In telling the story of getting past deafness in an African village, I tried to show this humor, to enable readers to see and experience its power for themselves. With humor comes gratefulness, and that is invaluable. These days I work with the deaf and the terminally ill in Brooklyn, NY, and the experiences I’ve had in this position only confirm my belief in the power and importance of a smile.

As Jere would say: Did you hear the one about the goat that wears pants?

I feel extraordinarily blessed for the life I’ve gotten to live, for the people I’ve met, and for all that they’ve taught me and I offer this book as a gift to them.


Blogger Jennifer said...

I will want a copy of that book! :) My husband keeps telling me I need to write, but my life has been nowhere as interesting as most folks'! :)

9:52 AM  
Anonymous Anonymous said...

I really am looking forward to reading the book. vm

10:32 AM  
Anonymous Anonymous said...

Damn, Josh's life sounds even more interesting than mine. Can't wait to read the book.

10:42 PM  
Blogger Anne Marie said...

Hi Josh,

This whole blog opened my eyes to deaf culture and the cochlear implant process. When I met you at the conference the other day I was barely aware of any difficulty you might be having in hearing except in noisy places and when music was playing. I experienced you as a hearing person, so I was amazed to discover what a journey you have undertaken to reach the place you are today.

One thing that interested me, since you described the difficulty in hearing classical music played by your roommate at one point, is whether that got any better, but more interestingly what kind of music you were hearing when you sang in the shower before the surgery, since you lost most of your hearing by age 5. The thing I wondered was whether a person makes up their own music if they don't have any they remember having heard. I make up tunes in my head all the time, but of course I hear music everywhere all the time, so I never know where I might have heard "my own" tunes.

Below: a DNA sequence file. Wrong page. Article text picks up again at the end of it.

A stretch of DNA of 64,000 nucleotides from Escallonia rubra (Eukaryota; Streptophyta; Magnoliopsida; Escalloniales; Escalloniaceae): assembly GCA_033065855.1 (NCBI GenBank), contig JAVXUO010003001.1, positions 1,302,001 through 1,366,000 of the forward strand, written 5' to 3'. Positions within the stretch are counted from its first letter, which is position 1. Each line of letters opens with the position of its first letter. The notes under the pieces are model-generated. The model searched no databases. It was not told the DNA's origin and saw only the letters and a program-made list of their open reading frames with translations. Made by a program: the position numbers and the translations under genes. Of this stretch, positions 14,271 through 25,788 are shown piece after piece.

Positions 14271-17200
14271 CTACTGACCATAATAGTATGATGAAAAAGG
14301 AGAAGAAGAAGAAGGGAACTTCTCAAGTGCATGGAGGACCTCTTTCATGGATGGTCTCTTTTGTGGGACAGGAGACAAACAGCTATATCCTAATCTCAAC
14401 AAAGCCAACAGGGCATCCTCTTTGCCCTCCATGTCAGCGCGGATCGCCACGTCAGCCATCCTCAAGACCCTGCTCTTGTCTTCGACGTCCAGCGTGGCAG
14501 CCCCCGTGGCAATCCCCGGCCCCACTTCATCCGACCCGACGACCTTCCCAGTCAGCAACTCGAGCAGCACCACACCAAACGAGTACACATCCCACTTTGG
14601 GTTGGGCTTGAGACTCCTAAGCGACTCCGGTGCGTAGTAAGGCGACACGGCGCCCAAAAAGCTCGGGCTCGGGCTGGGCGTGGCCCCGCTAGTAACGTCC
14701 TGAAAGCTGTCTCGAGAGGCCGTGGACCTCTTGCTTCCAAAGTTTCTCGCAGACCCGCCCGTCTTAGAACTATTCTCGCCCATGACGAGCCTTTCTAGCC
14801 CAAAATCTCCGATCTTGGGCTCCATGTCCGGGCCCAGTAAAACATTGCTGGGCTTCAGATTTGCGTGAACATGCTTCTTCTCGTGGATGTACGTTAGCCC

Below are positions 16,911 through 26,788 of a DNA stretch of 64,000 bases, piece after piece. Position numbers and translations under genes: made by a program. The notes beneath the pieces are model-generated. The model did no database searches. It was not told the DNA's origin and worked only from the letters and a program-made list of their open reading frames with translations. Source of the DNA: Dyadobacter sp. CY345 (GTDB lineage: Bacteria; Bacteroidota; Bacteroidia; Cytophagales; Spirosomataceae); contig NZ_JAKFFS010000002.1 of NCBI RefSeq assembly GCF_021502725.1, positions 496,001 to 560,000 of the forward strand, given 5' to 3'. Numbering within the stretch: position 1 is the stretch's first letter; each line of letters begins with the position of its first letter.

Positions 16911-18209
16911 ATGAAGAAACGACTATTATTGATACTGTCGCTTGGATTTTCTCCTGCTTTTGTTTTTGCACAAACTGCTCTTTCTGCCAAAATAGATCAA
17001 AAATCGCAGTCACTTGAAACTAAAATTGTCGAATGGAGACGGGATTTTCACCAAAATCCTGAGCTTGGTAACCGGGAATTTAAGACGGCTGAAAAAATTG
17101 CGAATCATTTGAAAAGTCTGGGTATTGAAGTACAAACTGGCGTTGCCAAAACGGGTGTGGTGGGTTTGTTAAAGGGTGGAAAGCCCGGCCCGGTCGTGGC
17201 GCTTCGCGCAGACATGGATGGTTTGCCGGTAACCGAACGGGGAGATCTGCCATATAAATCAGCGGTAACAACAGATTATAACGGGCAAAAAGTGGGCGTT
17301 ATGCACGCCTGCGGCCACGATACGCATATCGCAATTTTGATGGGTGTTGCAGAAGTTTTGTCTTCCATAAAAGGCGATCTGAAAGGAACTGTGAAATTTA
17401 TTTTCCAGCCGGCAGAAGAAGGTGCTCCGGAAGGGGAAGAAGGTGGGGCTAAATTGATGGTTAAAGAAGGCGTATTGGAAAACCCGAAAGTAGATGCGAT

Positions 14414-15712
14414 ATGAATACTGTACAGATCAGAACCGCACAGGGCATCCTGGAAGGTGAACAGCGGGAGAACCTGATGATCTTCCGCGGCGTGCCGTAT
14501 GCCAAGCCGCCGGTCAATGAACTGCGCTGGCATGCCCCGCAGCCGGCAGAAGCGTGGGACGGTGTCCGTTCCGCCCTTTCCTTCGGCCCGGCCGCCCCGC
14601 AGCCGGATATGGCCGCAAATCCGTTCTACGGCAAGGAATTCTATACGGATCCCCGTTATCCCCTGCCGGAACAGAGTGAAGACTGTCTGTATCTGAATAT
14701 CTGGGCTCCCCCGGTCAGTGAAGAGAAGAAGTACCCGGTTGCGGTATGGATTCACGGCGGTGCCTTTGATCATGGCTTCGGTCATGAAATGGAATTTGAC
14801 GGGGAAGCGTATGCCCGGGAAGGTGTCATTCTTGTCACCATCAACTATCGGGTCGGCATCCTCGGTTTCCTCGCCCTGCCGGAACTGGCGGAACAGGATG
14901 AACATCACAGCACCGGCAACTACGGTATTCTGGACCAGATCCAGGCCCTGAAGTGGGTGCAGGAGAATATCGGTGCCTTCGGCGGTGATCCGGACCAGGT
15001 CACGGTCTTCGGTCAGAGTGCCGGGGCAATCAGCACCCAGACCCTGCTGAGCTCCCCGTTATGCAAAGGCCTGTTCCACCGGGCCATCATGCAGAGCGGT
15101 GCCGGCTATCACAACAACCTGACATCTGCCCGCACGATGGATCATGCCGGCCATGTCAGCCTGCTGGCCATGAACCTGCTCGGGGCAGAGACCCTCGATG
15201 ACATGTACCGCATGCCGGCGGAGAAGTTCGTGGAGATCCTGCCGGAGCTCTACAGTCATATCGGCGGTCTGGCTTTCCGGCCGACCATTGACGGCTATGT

The other thing I wondered was whether it was scary to hear nothing from one ear (or was it constant tinnitis?) for 30 days after the surgery. I can't imagine this depth of silence, but similar to perfect darkness, I imagine it to be terrifying, at least initially.

Oh, one more thing. A friend of mine in Austin knew Michael Chorost back in the day. She was glad to hear how great he is doing these days. I never heard of him except from your blog, so it feels like another piece of a whole other world that was right under my nose and I never saw. Anyway.

Your book intro reads so well, I can't wait to read the book. Good luck with it.

Anne Marie

9:16 AM  
Blogger Anna Jane said...

More blog! Need more Josh blog!! Blog! Blog!

1:56 PM  
Anonymous Anonymous said...

Josh, what's the title of the book going to be? I'm looking forward to learning from you how to hear. I am a hearing person, but not yet in the Zen sense.


BJ Soto

11:37 AM  
Blogger Josh said...


Sorry I took so long to reply. The Book is called The Unheard and you can find out more about it on Amazon.

Blog will be back in business at the end of this month. Finally!


10:02 AM  
Anonymous Chris said...

Congrats on the book, Josh. That's quite an achievement. It sounds like a great read -- both funny and wise -- and I look forward to perusing it.

7:08 AM  

Post a Comment

<< Home